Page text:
Numerous interpretation pitfalls, which can make part or all of an interpretation uncertain, are also important to evaluate. Since velocity is affected by many factors, incomplete geological characterizations or log data increase the uncertainty of tomography interpretations. Sufficient well data are therefore necessary to support interpretation adequately. In reservoirs where EOR processes cause rapid changes, correlation of tomograms with older logs may not be valid. Efforts should be made to run logs at the same time the tomography data are acquired.

Tomography display parameters are one of the more important factors governing the ease of interpretation and acceptance of results. To facilitate correlations with cross-borehole geology, tomogram velocity fields should be scaled to match major stratigraphic and reservoir units (Figure 4). The definition of smaller velocity fields may be appropriate to show details such as reservoir heterogeneity within selected major velocity fields. Stratigraphic units such as formation tops and sedimentary facies should also be delineated. In addition to defining velocity fields that match geological units, the use of standard colors and/or graphic symbols for rock units is important. Cold colors (blues) should be used for high velocity fields with a transition to hot colors (reds) for low velocities. Using these guidelines for display should result in tomograms that closely resemble geological cross sections and are more readily understood and utilized by geologists, engineers, and management. Analysis of tomograms with reference to reservoir models and any available surface seismic should provide the basis for interpretations that can be summarized with integrated data displays, as illustrated in Figure 5. Most important are the well data to velocity field correlations and the log to tomography correlations documenting lithology, porosity, fluid saturation, and temperature. The resulting log and tomography display should provide the data needed to qualitatively document cross-borehole structure, especially dip and faults, reservoir heterogeneity and homogeneity, fluid contacts and any EOR flood fronts.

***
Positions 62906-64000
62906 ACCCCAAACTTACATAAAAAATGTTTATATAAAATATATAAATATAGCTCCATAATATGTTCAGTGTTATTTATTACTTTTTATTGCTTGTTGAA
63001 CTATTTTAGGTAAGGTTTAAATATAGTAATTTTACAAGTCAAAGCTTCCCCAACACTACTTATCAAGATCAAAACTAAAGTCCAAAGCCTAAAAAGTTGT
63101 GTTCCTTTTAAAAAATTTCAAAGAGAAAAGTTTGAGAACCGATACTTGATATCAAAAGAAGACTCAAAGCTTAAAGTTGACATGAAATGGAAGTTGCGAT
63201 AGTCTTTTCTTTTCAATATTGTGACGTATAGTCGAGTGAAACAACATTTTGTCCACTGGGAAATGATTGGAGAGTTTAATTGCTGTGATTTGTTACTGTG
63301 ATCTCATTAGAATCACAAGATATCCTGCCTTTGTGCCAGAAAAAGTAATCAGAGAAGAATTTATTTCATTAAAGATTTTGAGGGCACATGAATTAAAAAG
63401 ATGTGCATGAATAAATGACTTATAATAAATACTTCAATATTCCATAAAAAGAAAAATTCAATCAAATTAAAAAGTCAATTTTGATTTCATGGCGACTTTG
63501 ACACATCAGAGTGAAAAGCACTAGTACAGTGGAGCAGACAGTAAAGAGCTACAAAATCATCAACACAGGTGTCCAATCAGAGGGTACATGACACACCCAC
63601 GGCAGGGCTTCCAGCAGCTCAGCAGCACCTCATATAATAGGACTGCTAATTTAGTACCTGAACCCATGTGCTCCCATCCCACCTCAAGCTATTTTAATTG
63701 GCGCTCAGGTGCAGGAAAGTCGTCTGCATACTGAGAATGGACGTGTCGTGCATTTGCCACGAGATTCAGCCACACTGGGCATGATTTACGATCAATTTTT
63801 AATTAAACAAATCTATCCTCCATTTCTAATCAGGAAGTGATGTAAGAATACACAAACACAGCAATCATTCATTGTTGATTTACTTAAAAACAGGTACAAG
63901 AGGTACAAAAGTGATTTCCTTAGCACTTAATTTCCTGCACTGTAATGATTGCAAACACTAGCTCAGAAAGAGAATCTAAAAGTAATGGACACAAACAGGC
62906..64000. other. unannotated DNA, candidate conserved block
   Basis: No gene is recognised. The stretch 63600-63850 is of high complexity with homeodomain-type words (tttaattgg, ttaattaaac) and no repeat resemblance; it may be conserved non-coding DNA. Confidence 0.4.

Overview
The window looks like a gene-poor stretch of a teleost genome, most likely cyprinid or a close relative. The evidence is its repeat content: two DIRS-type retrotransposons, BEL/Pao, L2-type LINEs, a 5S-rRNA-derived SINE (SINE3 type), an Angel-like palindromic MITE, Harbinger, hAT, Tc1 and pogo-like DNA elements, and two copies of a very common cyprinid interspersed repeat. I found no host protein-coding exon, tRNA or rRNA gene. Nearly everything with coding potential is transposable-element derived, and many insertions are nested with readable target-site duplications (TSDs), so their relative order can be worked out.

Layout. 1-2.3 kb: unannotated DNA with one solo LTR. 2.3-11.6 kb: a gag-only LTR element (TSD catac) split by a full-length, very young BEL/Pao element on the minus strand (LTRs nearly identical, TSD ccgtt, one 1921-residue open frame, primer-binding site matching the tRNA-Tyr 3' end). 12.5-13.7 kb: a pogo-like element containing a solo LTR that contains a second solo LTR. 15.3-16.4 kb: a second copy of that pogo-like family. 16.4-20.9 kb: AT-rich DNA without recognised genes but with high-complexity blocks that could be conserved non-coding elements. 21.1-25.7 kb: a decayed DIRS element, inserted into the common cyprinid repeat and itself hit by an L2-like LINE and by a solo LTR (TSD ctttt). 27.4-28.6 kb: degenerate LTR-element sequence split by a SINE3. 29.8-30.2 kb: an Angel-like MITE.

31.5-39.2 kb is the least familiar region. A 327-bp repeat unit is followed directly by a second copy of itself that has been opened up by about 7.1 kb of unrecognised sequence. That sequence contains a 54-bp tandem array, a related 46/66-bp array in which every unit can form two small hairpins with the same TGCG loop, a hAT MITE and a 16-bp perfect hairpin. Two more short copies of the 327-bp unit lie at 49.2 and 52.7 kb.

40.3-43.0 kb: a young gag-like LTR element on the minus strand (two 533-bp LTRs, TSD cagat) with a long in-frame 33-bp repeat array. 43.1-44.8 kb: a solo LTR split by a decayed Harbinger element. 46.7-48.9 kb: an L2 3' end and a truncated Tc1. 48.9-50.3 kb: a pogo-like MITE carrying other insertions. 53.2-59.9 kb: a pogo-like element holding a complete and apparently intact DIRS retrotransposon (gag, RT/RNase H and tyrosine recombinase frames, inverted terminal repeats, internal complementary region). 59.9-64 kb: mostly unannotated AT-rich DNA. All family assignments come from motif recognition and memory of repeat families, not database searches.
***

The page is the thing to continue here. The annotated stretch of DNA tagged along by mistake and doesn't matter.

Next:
See also


  1. 1.0 1.1 1.2 1.3 Justice, J. H., A. A. Vassiliou, S. Singh, J. D. Logel, P. A. Hansen, B. R. Hall, P. R., Hurt, and J. J. Solanki, 1989, Acoustic tomography for monitoring enhanced oil recovery: Leading Edge, v. 8, p. 12–19., 10., 1190/1., 1439605
  2. Nur, A. M., 1984, Seismic monitoring of thermal enhanced oil processes: Society of Exploration Geophysicists Expanded Abstracts, 54th Annual Meeting, p.337-340.
  3. Justice, J. H., A. A. Vassiliou, M. E. Mathisen, S. Singh, P. S. Cunningham, and P. R. Hutt, 1992, Acoustic tomography in reservoir surveillance: Society of Exploration Geophysicists, Reservoir Geophysics, p. 321–334.
  4. Justice, J. H., M. E. Mathisen, A. A. Vassiliou, I. Shiao, B. R. Alameddine, and N. J. Guinzy, 1993, Crosswell seismic tomography in improved oil recovery: First Break (in press).